Tag Archives: rib fractures

Fixation of Rib Fractures

Yesterday, I wrote about nonoperative management of rib fractures. Currently, the majority of rib fractures in this country are managed this way. During the past decade, a number of surgical rib fixation systems have been developed. The question is, when do you really need to consider this more invasive and potentially costly intervention? A review article from this hospital published earlier this year digs into the subsets of patients for whom operative management.

The Eastern Association for the Surgery of Trauma recently surveyed their own members, members of the Orthopedic Trauma Association, and a number of thoracic surgeons on the topic of operative rib fracture management. About 75% believed that operative fixation was indicated in some patients, but only about 20% or trauma surgeons and orthopedic surgeons and about half of thoracic surgeons had actually performed it.

The proposed benefits of surgical fixation are faster return of pulmonary function, fewer complications due to shorter ventilator time, shorter ICU and hospital lengths of stay, and a faster return to work. This review article found that these benefits were real when the technique is applied to select patients.

The authors found that:

  • The best indication is flail chest and respiratory failure without pulmonary contusion
  • Non-intubated patients with flail chest and deteriorating pulmonary function are also candidates
  • Reduction of pain and disability from symptomatic malunion or nonunion is a weaker indication due to sparse literature support
  • Other factors such as acute pain, open fractures, fracture repair while performing a thoracotomy for other reasons and chest wall deformity are weakly supported by the literature at best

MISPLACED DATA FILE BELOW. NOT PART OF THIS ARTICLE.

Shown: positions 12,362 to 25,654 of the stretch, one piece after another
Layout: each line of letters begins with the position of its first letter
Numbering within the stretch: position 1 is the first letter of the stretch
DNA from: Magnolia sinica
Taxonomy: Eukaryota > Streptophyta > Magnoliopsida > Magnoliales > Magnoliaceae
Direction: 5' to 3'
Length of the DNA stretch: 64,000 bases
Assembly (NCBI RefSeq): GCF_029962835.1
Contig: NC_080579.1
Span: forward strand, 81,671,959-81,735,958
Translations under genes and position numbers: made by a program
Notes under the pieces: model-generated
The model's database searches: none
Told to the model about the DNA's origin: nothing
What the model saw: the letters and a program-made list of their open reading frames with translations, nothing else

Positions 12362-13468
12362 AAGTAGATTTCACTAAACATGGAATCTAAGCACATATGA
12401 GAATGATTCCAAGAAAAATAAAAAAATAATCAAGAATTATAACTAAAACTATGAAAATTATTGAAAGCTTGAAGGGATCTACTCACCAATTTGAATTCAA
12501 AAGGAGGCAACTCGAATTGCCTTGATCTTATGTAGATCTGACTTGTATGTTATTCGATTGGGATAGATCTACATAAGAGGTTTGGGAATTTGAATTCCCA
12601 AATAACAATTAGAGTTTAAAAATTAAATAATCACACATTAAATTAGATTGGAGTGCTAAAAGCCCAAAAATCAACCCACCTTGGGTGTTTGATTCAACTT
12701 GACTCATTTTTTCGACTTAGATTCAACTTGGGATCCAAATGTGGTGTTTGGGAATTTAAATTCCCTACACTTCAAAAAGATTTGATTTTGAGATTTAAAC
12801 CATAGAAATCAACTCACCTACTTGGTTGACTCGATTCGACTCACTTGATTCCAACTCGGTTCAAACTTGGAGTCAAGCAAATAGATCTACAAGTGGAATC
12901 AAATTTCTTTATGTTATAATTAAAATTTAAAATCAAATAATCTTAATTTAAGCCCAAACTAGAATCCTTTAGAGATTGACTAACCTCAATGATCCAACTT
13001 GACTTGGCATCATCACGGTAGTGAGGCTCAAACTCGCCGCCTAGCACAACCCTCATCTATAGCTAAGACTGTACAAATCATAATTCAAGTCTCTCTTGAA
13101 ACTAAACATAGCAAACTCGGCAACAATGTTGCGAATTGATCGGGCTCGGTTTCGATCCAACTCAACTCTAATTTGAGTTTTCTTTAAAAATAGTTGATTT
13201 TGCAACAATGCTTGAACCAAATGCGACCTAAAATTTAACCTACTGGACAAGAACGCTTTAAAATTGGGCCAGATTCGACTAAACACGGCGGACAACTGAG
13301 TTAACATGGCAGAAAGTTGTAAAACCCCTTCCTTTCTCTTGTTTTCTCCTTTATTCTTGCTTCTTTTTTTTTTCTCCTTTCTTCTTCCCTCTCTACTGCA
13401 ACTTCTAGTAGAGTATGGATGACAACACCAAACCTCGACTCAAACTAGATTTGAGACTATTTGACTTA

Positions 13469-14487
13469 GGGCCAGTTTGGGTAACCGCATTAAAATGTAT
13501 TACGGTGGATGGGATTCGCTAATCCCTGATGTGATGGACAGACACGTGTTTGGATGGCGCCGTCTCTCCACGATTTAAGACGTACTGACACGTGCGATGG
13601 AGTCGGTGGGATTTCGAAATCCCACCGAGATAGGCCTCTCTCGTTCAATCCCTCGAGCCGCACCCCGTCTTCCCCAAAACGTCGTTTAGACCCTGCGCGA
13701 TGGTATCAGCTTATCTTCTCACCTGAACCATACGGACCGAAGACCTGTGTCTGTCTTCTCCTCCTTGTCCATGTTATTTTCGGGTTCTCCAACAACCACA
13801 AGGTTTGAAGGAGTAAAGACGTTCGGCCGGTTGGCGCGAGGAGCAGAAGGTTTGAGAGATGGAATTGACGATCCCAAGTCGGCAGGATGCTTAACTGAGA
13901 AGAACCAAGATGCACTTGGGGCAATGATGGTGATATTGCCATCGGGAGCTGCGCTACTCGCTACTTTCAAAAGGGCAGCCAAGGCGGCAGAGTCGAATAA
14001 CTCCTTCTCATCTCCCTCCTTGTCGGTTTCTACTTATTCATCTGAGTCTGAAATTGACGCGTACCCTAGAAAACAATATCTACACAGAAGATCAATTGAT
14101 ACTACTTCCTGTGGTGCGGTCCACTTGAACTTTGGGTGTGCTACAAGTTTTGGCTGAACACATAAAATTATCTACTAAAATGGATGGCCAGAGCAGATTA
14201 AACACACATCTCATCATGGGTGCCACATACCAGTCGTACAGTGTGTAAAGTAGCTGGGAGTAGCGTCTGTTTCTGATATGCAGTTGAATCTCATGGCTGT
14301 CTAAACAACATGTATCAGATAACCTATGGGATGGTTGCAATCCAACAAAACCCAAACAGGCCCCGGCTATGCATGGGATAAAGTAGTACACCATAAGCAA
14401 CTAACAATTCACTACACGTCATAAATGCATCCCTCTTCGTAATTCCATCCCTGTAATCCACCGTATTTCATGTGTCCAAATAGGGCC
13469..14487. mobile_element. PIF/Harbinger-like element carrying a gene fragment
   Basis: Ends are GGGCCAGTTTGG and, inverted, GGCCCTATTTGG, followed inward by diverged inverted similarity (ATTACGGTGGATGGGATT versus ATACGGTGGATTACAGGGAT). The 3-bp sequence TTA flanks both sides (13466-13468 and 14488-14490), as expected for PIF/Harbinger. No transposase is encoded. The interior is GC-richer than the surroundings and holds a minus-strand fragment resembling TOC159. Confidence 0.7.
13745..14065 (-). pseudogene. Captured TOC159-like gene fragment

• There is no clear winner in the battle of hardware fixation systems

Bottom line: Operative rib fixation is indicated in patients with flail chest and pulmonary problems without significant pulmonary contusion, and in those with symptomatic mal- and non-unions. Flail chest patients benefit from early fixation, while the mal/nonunion groups should have fixation later once this condition is identified. Consideration for other indications should carefully take into account the cost, risk, and benefit to the patient. The literature is very weak in this regard, and a great deal more work is necessary to ensure that these techniques are not overused. 

Reference: Operative treatment of chest wall injuries: indications, technique, and outcomes. JBJS 93:97-110, 2011. 

Rib Fracture Management

A reader sent a query yesterday regarding treatment of rib fractures, and specifically asking about epidural analgesia. Today, I’ll try to answer those questions.

Rib fractures, with or without other injuries, are a big killer in trauma patients. This is particularly true in the elderly. Overall mortality rates range from 3% to 13%, with the most import factor being pain. So what is the best way to manage patients with rib fractures to speed their safe recovery?

It’s best to attack this problem from three different directions simultaneously: pain control, respiratory hygiene (or pulmonary toilet if you’re a pessimist), and activity management.

There are many approaches to pain management, which include:

  • Oral or IV analgesics
  • Various types of blocks (intrapleural, intercostal, paravertebral, epidural)
  • Topical agents (xylocaine patch)